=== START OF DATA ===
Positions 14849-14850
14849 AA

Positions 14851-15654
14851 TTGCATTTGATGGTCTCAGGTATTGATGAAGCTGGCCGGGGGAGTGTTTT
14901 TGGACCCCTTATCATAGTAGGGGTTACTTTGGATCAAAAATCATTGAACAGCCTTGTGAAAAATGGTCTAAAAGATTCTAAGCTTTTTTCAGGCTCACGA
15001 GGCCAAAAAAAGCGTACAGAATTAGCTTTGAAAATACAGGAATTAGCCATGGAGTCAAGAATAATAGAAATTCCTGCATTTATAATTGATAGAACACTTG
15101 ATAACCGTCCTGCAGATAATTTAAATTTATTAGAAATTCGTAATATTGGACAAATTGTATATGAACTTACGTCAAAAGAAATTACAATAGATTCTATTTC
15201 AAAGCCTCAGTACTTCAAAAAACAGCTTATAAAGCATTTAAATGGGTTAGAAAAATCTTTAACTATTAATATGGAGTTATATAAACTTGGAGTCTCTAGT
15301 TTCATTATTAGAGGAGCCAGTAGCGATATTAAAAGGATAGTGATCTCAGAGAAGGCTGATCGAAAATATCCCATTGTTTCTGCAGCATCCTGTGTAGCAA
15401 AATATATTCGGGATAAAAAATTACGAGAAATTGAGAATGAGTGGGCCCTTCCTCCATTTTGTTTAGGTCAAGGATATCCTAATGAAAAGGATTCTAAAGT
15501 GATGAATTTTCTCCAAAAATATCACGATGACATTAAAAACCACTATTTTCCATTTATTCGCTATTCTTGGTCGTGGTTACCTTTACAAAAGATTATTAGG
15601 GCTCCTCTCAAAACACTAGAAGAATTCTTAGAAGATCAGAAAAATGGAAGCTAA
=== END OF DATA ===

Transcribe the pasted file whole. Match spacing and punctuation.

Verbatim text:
Positions 14849-14850
14849 AA

Positions 14851-15654
14851 TTGCATTTGATGGTCTCAGGTATTGATGAAGCTGGCCGGGGGAGTGTTTT
14901 TGGACCCCTTATCATAGTAGGGGTTACTTTGGATCAAAAATCATTGAACAGCCTTGTGAAAAATGGTCTAAAAGATTCTAAGCTTTTTTCAGGCTCACGA
15001 GGCCAAAAAAAGCGTACAGAATTAGCTTTGAAAATACAGGAATTAGCCATGGAGTCAAGAATAATAGAAATTCCTGCATTTATAATTGATAGAACACTTG
15101 ATAACCGTCCTGCAGATAATTTAAATTTATTAGAAATTCGTAATATTGGACAAATTGTATATGAACTTACGTCAAAAGAAATTACAATAGATTCTATTTC
15201 AAAGCCTCAGTACTTCAAAAAACAGCTTATAAAGCATTTAAATGGGTTAGAAAAATCTTTAACTATTAATATGGAGTTATATAAACTTGGAGTCTCTAGT
15301 TTCATTATTAGAGGAGCCAGTAGCGATATTAAAAGGATAGTGATCTCAGAGAAGGCTGATCGAAAATATCCCATTGTTTCTGCAGCATCCTGTGTAGCAA
15401 AATATATTCGGGATAAAAAATTACGAGAAATTGAGAATGAGTGGGCCCTTCCTCCATTTTGTTTAGGTCAAGGATATCCTAATGAAAAGGATTCTAAAGT
15501 GATGAATTTTCTCCAAAAATATCACGATGACATTAAAAACCACTATTTTCCATTTATTCGCTATTCTTGGTCGTGGTTACCTTTACAAAAGATTATTAGG
15601 GCTCCTCTCAAAACACTAGAAGAATTCTTAGAAGATCAGAAAAATGGAAGCTAA